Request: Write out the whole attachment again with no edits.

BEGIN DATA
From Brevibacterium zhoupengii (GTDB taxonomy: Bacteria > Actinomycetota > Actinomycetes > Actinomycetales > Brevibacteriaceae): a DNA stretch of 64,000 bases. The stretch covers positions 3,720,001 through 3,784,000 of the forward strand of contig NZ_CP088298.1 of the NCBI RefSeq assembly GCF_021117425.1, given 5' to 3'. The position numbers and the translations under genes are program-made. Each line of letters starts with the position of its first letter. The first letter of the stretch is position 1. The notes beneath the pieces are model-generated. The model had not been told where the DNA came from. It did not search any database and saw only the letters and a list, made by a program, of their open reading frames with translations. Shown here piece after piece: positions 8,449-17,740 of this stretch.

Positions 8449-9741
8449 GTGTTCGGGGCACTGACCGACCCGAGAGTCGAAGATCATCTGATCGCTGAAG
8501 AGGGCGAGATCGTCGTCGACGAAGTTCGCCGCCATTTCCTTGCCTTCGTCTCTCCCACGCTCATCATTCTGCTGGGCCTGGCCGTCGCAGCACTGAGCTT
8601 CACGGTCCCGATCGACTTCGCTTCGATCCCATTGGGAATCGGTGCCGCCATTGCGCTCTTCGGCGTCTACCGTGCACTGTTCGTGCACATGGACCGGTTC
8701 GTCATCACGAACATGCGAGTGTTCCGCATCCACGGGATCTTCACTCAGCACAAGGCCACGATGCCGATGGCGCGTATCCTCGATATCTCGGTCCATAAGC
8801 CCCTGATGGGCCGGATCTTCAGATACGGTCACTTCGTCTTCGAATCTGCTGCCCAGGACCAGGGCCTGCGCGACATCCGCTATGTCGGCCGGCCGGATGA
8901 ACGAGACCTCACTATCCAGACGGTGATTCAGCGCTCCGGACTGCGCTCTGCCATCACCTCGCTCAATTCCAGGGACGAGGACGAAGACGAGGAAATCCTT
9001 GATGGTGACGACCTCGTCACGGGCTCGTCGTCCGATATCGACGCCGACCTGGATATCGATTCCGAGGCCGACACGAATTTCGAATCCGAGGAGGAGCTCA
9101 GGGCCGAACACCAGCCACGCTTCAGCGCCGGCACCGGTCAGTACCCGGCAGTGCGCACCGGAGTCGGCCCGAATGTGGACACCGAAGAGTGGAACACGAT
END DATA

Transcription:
From Brevibacterium zhoupengii (GTDB taxonomy: Bacteria > Actinomycetota > Actinomycetes > Actinomycetales > Brevibacteriaceae): a DNA stretch of 64,000 bases. The stretch covers positions 3,720,001 through 3,784,000 of the forward strand of contig NZ_CP088298.1 of the NCBI RefSeq assembly GCF_021117425.1, given 5' to 3'. The position numbers and the translations under genes are program-made. Each line of letters starts with the position of its first letter. The first letter of the stretch is position 1. The notes beneath the pieces are model-generated. The model had not been told where the DNA came from. It did not search any database and saw only the letters and a list, made by a program, of their open reading frames with translations. Shown here piece after piece: positions 8,449-17,740 of this stretch.

Positions 8449-9741
8449 GTGTTCGGGGCACTGACCGACCCGAGAGTCGAAGATCATCTGATCGCTGAAG
8501 AGGGCGAGATCGTCGTCGACGAAGTTCGCCGCCATTTCCTTGCCTTCGTCTCTCCCACGCTCATCATTCTGCTGGGCCTGGCCGTCGCAGCACTGAGCTT
8601 CACGGTCCCGATCGACTTCGCTTCGATCCCATTGGGAATCGGTGCCGCCATTGCGCTCTTCGGCGTCTACCGTGCACTGTTCGTGCACATGGACCGGTTC
8701 GTCATCACGAACATGCGAGTGTTCCGCATCCACGGGATCTTCACTCAGCACAAGGCCACGATGCCGATGGCGCGTATCCTCGATATCTCGGTCCATAAGC
8801 CCCTGATGGGCCGGATCTTCAGATACGGTCACTTCGTCTTCGAATCTGCTGCCCAGGACCAGGGCCTGCGCGACATCCGCTATGTCGGCCGGCCGGATGA
8901 ACGAGACCTCACTATCCAGACGGTGATTCAGCGCTCCGGACTGCGCTCTGCCATCACCTCGCTCAATTCCAGGGACGAGGACGAAGACGAGGAAATCCTT
9001 GATGGTGACGACCTCGTCACGGGCTCGTCGTCCGATATCGACGCCGACCTGGATATCGATTCCGAGGCCGACACGAATTTCGAATCCGAGGAGGAGCTCA
9101 GGGCCGAACACCAGCCACGCTTCAGCGCCGGCACCGGTCAGTACCCGGCAGTGCGCACCGGAGTCGGCCCGAATGTGGACACCGAAGAGTGGAACACGAT